I want to know where Ed Miliband buys his suits. Seriously. (Pic: Getty).
It seems clear to me that the Labour leader's speech, and the policies he announced, will simply reinforce voters' perceptions of the Labour Party - hates business, loves welfare, couldn't give a crap about the deficit - rather than challenging them and expanding his party's appeal.
But I suppose the next question is, does that matter?
Ed Miliband and his team used to insist that, post-crisis, the centre ground of British politics has shifted, and in their direction. They may still believe that, although given the difficulty that centre-left parties are having across Europe it's a hard argument to sustain. But perhaps they've concluded something else: the centre ground is no longer where victory is to be had.
It's an axiomatic proposition of modern British politics that elections are won from the middle. I've always believed it, and of course there's at least thirty years of electoral evidence to support it. Leaders like Blair and Cameron became Prime Minister by, essentially, playing against type: focusing on policies and gestures that appeal to voters from outside their natural constituencies, while bringing most of their core voters along with them. That's why Cameron chased huskies and funds international development while Blair sent his kid to a posh school and was tough on crime.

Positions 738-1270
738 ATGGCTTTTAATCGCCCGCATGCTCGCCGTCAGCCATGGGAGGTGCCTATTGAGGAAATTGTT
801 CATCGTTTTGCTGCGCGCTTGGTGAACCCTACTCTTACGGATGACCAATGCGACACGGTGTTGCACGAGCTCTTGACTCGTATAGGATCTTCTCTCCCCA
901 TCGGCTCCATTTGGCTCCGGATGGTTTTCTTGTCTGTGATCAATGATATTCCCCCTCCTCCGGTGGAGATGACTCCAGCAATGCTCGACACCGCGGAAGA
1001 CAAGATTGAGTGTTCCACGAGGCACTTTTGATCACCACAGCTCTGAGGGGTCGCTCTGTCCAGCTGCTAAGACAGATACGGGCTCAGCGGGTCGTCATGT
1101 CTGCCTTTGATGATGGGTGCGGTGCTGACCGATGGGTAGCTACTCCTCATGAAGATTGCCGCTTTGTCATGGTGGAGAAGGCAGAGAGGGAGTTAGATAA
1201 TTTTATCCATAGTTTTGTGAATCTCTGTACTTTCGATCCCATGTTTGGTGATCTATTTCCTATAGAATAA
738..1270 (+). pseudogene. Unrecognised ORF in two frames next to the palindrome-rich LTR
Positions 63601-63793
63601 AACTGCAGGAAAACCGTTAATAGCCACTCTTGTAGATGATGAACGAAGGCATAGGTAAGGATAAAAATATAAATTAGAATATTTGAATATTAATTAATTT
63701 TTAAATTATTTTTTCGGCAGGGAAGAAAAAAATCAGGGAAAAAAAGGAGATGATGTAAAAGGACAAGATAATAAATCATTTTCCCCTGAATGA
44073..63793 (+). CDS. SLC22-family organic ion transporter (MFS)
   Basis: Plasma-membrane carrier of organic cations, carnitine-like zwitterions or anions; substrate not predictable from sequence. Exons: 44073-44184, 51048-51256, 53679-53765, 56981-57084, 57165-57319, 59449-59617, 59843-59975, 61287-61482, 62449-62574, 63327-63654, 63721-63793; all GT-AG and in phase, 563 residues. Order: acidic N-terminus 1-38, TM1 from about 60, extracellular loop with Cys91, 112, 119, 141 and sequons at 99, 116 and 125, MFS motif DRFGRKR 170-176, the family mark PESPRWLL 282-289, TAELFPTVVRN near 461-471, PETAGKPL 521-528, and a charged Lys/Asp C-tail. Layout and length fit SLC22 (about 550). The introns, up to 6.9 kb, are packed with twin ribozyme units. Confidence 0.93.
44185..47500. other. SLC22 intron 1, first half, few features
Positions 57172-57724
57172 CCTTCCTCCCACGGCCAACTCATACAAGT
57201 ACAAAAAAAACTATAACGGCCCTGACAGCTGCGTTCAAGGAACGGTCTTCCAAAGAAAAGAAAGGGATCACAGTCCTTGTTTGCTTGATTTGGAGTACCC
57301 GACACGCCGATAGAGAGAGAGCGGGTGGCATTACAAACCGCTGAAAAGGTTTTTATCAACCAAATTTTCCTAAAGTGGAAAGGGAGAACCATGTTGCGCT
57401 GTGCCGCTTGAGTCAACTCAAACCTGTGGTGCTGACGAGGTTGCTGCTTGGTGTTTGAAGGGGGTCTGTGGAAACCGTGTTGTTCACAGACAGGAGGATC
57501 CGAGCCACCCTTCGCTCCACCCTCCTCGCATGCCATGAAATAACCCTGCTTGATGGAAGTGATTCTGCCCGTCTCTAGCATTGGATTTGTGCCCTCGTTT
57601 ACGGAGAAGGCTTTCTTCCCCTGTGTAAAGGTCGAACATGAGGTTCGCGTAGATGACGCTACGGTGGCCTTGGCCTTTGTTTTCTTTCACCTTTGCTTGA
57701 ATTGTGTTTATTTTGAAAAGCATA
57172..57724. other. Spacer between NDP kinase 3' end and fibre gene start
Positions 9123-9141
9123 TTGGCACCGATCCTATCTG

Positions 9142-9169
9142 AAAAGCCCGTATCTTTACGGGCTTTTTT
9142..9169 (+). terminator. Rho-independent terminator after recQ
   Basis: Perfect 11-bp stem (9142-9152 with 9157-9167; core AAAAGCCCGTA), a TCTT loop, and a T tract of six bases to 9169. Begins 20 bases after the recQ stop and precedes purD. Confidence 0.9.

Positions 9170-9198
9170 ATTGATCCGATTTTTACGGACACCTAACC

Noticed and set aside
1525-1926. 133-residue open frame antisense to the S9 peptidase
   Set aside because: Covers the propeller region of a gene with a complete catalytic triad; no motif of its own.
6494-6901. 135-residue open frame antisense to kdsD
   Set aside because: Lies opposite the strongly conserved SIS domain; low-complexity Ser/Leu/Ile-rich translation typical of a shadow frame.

But we may now be in a world where that proposition no longer holds. Labour knows it can win by getting to 35% of the vote, a level which it has so far fairly comfortably reached, despite an unpopular leader (and by the way, there are only two things to say about Miliband-as-leader: first, voters' perceptions of him are set and won't change between now and well, ever; second, that needn't affect our electoral predictions, because those perceptions are already 'priced in' to the polls). That 35% are quite happy in the Labour comfort zone: NHS good, rich people bad, the deficit will look after itself (OK maybe I simplify just a little).
As for the Tories, the most urgent threat to their majority comes from their right. UKIP will force Cameron to move as far away from the political centre as he comfortably can (the centre ground is his comfort zone). We can expect to hear even more about immigration and welfare scrounging, and immigration again, between now and 2015.
Meanwhile, the Liberal Democrats are the centre. If you haven't fully grasped just how weird our politics has become, just think about the fact that it's the Lib Dems who are the party most likely to be in government after the next election. Tiny, derided yet oddly powerful, the Liberal Democrats are like a puppet holding the strings of two puppeteers.
I think, at some point, political logic will reassert itself and the big two parties will compete for the centre ground again. But maybe I just want to think that because it's all I know.